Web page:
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5 Walks in Killarney National Park Waiting to be Explored



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In the heart of Kerry, just outside Killarney, you'll find endless hiking trails in Killarney National Park — home to the magnificent MacGillycuddy Reeks, hectares of picturesque woodland and legendary lakes as far as the eye can see.

With so many walks to discover, there's a beautiful trail to suit all levels in this UNESCO Biosphere Reserve. Whatever route you chose, base yourself in the bustling town of Killarney for some culture and fun, before or after your hiking adventure. 

 
 

1. Knockreer Circular Walk

Just a five-minute drive or ten-minute walk from the centre of Killarney, the Knockreer Circular Walk is a great way to explore the National Park without having to travel too far. Circling around some of the most accessible parts of the park, the 5km trail follows a smooth paved path suitable for walking and cycling. There are some cattle grids to negotiate along the route and a couple of reasonably challenging inclines, but the climbs are worth it for the beautiful views of Lough Leane, and the MacGillycuddy Reeks along the way. Keep an eye out for red deer during your two-hour tour.

2. Muckross House to Torc Waterfall Lake Loop

Park at Muckross House, 6km from Killarney town centre and give yourself two hours for this relatively challenging, but family-friendly walk. Follow the Old Boathouse Trail past heady views of mountains and meadows, by the scenic limestone cliffs of Dundag Point and panoramas of the Middle Lake
 
After a steady climb through the trees, a series of stone steps lead you back down through the woods to the best viewing point of the powerful, 18m high Torc Waterfall. Continuing downwards, you'll join the Lake Loop and return to the car park at Muckross House.

 
 

3. Ross Island Mining Trail 

Surrounded by incredible views of the McGillycuddy Reeks, Ross Castle is an intact 15th century fortress on the eastern shores of Lough Leane. Park at the castle and pick up your map of the 17-stop Ross Island Mining Trail, which leads you around Ireland's, and northwestern Europe's, earliest known metal mines. History buffs will love this loop, which should take you about 1.5 hours to complete. Historical mine remains and encampments, as well as several specimens of rare trees and plants, are marked all along the 3km trail.
Ross Castle

4. The Old Kenmare Road: Torc to Incheens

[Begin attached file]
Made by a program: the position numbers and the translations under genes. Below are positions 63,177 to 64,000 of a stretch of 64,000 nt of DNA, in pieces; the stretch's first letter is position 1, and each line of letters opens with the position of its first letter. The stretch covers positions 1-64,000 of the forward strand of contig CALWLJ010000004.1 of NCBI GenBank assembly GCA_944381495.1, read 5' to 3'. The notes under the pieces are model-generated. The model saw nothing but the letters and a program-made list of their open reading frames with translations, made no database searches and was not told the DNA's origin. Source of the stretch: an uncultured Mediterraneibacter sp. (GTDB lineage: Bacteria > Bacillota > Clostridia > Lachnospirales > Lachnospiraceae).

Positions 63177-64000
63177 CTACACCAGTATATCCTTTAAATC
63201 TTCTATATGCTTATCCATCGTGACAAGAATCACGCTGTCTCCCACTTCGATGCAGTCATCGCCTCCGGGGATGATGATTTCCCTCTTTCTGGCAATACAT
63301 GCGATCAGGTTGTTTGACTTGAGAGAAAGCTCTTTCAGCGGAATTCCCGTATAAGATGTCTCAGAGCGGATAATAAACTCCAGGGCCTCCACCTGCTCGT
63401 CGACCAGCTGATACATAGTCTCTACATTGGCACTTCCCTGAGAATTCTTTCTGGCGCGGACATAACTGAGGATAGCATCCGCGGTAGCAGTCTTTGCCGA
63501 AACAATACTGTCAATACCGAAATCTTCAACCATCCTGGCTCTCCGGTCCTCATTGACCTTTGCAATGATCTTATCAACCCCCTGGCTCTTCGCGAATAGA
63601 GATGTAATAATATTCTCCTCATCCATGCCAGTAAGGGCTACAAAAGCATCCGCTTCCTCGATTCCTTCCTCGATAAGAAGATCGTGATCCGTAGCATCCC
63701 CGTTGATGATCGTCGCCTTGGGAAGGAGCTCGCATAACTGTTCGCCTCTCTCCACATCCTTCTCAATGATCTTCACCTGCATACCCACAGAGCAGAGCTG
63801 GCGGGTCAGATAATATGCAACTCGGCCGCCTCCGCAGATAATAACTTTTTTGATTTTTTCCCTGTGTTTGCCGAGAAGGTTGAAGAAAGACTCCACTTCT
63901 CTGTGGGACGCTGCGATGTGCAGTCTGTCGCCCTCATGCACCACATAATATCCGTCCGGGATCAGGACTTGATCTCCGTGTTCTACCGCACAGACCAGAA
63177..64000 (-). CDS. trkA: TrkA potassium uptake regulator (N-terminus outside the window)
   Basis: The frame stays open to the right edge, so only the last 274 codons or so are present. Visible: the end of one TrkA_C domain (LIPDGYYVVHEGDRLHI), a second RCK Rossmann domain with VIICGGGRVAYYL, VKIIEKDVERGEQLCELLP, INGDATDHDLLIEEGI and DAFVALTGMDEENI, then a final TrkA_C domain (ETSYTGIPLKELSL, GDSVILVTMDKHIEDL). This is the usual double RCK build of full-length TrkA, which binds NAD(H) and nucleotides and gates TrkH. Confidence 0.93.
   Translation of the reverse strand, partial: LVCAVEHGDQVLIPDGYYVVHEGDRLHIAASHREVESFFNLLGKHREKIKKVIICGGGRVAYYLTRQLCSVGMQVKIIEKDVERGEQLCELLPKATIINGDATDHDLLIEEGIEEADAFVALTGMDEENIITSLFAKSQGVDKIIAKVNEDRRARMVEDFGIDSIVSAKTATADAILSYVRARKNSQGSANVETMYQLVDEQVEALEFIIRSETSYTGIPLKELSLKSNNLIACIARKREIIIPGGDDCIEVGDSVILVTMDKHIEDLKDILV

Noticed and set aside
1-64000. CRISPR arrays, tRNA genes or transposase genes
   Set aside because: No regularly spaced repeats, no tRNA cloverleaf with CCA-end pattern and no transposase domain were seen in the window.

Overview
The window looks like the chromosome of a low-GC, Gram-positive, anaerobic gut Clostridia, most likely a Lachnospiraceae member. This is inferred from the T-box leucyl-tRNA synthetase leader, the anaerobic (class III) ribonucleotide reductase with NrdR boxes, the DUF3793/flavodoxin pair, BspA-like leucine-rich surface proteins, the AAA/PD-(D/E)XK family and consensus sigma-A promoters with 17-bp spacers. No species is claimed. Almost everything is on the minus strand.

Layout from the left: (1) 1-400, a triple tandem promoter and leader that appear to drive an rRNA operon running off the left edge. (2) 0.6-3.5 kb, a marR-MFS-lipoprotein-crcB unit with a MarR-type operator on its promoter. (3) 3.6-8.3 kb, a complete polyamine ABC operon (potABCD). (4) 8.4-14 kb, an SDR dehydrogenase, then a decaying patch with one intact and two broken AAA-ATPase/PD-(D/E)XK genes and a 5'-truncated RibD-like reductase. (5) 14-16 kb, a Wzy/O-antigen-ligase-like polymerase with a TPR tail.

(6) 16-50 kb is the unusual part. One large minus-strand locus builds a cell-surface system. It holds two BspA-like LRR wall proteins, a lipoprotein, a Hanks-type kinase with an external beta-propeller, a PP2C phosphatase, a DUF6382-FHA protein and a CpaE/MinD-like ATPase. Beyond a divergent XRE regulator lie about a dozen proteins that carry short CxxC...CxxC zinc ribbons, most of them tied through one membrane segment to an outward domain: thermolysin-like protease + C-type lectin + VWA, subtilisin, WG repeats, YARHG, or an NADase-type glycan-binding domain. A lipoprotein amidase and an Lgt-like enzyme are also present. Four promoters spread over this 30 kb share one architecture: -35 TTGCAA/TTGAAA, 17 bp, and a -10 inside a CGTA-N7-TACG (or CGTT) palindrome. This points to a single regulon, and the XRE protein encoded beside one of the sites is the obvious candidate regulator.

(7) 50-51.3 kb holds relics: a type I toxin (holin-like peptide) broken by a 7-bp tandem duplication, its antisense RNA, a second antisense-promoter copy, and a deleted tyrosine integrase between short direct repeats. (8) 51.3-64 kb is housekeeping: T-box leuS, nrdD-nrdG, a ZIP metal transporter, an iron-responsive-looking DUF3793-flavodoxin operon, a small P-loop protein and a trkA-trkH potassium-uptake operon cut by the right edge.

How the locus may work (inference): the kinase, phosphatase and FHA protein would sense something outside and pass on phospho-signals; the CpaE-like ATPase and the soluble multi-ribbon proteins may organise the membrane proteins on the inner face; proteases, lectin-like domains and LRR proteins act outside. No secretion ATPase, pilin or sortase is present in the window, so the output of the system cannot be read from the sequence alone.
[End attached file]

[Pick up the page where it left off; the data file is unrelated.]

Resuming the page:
Seasoned walkers will love the Torc to Incheens two-hour route, which forms part of the much longer Kerry Way and meanders through the uplands of Killarney National Park. Starting out at the Upper Torc car park, you'll follow the Old Kenmare Road across the wooden bridge over the Owengarrif River, before turning left down the leafy wooded trail. 

The route navigates along a rustic boardwalk, river stepping stones and the occasional muddy, rocky patch, so make sure you bring your hiking boots. After a sharp descent, you'll meet the public road where you'll turn right to return to Derrycunnihy Church. The church car park is the perfect place to leave a second car if your walk ends here. If you're up for an extended trek, you could carry on from here to The Mass Path. 
 

 
 

5. The Mass Path: Derrycunnihy Church to Lord Brandon's Cottage

With a dramatic start, you'll descend old wooden steps into the lush forest as soon as you leave the car park at Derrycunnihy Church for this 1.5-hour route. From there you'll meander beneath ancient oak trees, cross trickling streams and wander past abandoned ruins. Quality walking gear is recommended for this terrain, which is rough underfoot and prone to flooding in winter months. 

Soon you'll meet a broader track, known as The Mass Path, which follows the shores of the Upper Lake, past mountain views to Lord Brandon's Cottage. Look out for glimpses of the elusive White-Tailed Sea Eagle as you go.


 
Whether you're after a gentle, scenic stroll for all the family or a robust trek through some of Ireland's most dramatic landscapes, Killarney National Park is waiting to be explored.

 

When was the last time you went exploring?

Make the plan, take the trip, book that break!


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